Although Meta’s moves are risky, they are deemed necessary because Facebook, its most profitable company, is suffering from an aging user population. Meta attributes the lower-than-expected demand from advertisers to external factors such as inflation, tight supply and the Ukraine conflict, but those factors don’t appear to have affected TikTok as much as it just turned on the money-making machine. To fund Zuckerberg’s futuristic immersive internet “Metaverse,” Meta needs to continue to experience strong revenue growth. Zuckerberg acknowledged that building the Metaverse would cost “a lot” of money in the short term.

For creators like Maria Luisa Van Zwieten, the intense competition between platforms has benefited them a lot. In good times, the 29-year-old Dutch cosplayer makes $10,000 a month through brand invitations to make TikTok videos. Now, she can make the same amount of money by posting the same video on Reels. “Even though I have less work, I have doubled my income, so I think everything is fine,” she said.

Entering e-commerce makes TikTok a game-changer?

Chandley and his team are continuing to experiment. In May, TikTok began allowing top creators to earn a share of the revenue from ads in their video content, a move that mimicked YouTube’s business model. TikTok has also started selling TopView ads by metrics like clicks and impressions, rather than just one-day bundles, giving customers more targeting and budgeting options accustomed to options similar to Facebook.

The marketing and advertising agency says Meta still offers a better product when it comes to media buys, i.e. those great ad placements that translate directly into purchases or app installs. Fabian Ouwehand, the founder of Munich-based advertising agency Many Creators, said many companies simply don’t accept the idea of ​​replacing ads with TikTok “because a lot of people still don’t understand how to make TikTok videos”.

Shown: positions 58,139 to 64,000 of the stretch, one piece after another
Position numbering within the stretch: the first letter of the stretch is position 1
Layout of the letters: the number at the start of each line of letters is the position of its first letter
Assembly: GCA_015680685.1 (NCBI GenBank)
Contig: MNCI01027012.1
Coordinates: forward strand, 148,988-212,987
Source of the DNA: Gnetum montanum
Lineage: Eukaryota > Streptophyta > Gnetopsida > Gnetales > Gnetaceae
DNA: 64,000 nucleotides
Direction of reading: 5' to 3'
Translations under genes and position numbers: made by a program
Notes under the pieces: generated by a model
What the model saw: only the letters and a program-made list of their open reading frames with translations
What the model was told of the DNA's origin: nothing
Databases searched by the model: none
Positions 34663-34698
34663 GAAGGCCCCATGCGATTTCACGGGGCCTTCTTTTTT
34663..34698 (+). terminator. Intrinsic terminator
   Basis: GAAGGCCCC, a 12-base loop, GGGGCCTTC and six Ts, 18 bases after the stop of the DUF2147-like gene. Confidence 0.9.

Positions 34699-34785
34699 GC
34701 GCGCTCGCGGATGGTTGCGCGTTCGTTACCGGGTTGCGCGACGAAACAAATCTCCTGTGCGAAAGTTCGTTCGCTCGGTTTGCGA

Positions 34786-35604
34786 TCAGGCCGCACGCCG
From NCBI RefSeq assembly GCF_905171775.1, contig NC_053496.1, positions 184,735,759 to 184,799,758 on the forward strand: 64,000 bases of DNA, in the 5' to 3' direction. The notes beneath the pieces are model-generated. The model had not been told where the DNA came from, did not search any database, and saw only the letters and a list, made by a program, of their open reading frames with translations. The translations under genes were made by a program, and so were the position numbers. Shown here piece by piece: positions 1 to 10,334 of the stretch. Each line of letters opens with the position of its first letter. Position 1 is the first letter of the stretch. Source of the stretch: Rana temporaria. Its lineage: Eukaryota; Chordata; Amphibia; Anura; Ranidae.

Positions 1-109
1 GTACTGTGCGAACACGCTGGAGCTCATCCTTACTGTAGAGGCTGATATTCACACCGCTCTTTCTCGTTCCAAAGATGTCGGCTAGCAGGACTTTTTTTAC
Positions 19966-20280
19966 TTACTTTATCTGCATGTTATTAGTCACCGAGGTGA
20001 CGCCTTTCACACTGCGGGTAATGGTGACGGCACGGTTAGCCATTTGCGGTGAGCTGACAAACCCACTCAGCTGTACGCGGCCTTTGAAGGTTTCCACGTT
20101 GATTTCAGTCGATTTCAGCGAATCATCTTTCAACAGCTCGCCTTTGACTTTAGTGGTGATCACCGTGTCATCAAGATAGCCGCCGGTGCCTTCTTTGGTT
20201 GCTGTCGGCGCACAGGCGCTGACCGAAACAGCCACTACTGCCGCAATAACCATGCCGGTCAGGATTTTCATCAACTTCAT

ByteDance’s Zhang Yiming called the fusion of entertainment and shopping “the next big breakthrough.” Back in 2020, the first year Douyin offered shopping, it completed $26 billion in e-commerce transactions. The business has tripled in size in the past 12 months. The idea is to complete as many purchase steps as possible with an in-app store, customer support, and built-in payment capabilities.

TikTok has started working with Shopify to let merchants embed their web stores into videos on the platform. These transactions are handled by third-party sites, similar to Facebook Shops. But recently, TikTok has taken a closer approach: Since mid-2021, TikTok has launched in-app stores in countries including the UK, Indonesia, Singapore and Thailand, offering a smoother experience.

“The process of buying something on TikTok is as simple as a click of a mouse,” said Fauza Istighfareva, manager of digital agency Leverate Media in the Indonesian capital, Jakarta.

TikTok plans to increase its total e-commerce merchandise volume to $2 billion this year and $23 billion by 2023, according to people close to ByteDance. Indonesia, one of the most populous markets, will play a major role in TikTok achieving its desired goals.

“Douyin is usually two to three years ahead of TikTok in terms of monetization, including in e-commerce. TikTok’s foray into e-commerce may make it an important game-changer.”

All of this gave ByteDance a huge success with its initial public offering (IPO) a year ago. It is reported that in a private transaction last year, the company was valued at more than $350 billion, surpassing SpaceX and Stripe to become the most valuable startup in the world.

ByteDance has turned more of its attention to TikTok as uncertainty mounts. The company poached top executive Zhou Shouzhi from mobile phone maker Xiaomi last year and promoted him to CEO of TikTok. Other key executives switching from ByteDance to Douyin include Zhu Wenjia, the coding guru behind Douyin’s algorithm, and Kang Zeyu, head of Douyin’s live-streaming commerce business. There has also been speculation that ByteDance may consider spinning off TikTok to make it a non-Chinese company.

These behind-the-scenes scenes are largely invisible to TikTok stars. Creators like McKay are more focused on how to make the best short videos, saying: “Even if my acting career takes off, I’ll still keep shooting short videos. I just love sharing my life, so I don’t care. will do it.”